So they went on to create exactly what he asked for. It was different, it was retro, it was moving. It encompassed every element he had asked for and then some (as he sent
it to me to watch).
He then told me he told his team he was disappointed because it wasn’t at all what he asked for. His next remark was, “They missed the mark 100%”.
From where I was standing, I told him I thought it was absolutely amazing, and I couldn’t figure out why he wasn’t completely floored by it!
If anyone else heard the instructions he gave, and anyone else saw the results, they would have agreed it was a complete understanding of what was communicated.
He responded with, “I’ve got to get this done in the next few days. I’m just going to have to do it myself, it wasn’t what I wanted”.
The following week (days past the deadline)…
He ended up filming his own video. A video that looked exactly like what everyone else was putting out there.
Again…Time and energy wasted, all involved are disappointed, the project wasn’t completed on time, PLUS, the second video (at best) was mediocre (in my opinion).
If this sounds all too familiar, here are a few things I’ve found that really help me (and my team):
1. Slow down to speed up.
After sharing ideas with my team, I set time aside to brainstorm and collaborate with them. This not only results in additional clarity, it always seems to produce even better ideas, and options that I would never have thought of alone.
2. Give examples.
I give the team examples of what I like and what I don’t like when it comes to particular projects. Most Entrepreneurs are “visual” learners, so use this communication strategy as an opportunity to help convey what you’re thinking, and what you have in mind.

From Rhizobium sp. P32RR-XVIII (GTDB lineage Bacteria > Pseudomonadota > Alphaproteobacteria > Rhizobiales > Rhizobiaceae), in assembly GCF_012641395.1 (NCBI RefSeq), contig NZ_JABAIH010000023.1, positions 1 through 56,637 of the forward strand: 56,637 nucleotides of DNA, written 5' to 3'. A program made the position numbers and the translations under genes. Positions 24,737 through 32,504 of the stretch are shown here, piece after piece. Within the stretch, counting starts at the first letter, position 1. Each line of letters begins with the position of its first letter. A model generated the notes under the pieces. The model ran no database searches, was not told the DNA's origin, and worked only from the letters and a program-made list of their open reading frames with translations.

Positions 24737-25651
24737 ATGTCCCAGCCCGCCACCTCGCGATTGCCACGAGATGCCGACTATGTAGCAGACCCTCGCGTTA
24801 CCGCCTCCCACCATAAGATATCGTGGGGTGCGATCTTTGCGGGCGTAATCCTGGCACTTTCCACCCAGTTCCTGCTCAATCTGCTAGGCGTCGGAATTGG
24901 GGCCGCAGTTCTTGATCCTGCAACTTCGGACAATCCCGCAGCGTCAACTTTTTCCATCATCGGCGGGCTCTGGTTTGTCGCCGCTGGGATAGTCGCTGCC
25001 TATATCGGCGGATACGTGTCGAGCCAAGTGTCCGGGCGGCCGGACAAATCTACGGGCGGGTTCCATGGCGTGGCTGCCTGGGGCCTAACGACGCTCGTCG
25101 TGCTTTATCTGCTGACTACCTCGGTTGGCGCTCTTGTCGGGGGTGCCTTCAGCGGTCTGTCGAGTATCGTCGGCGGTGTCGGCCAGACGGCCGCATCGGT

3. Practice reflective listening.
At the bare minimum, make this a requirement. Reflective listening is when the person who is listening has the opportunity to reiterate what they heard to ensure it’s what you meant to say.
After you communicate your idea, ask your team to take a moment to analyze what you just conveyed. Then ask them to reflect the message back to you. Confirm that they either properly understood or not. If not, give them more explanation.
When you exercise these effective communication tactics, I think you’ll find the new-found confidence in all the talented people on your team. Plus, they will feel empowered again and that’s when amazing things will happen within your team structure and within your business overall.
If team building is an area you know you could use some additional help with, our Internal Scaling System might be the right fit for you and your team. It’s an exclusive program that accelerates business growth by transforming ordinary marketing & sales teams into high-performing, self-sustained powerhouses… Empowering the Entrepreneur with the freedom and confidence to focus on what they do best (and finally remove themselves from having to be in the driver’s seat 24/7).
Simply reply to this email for more info.
To your success,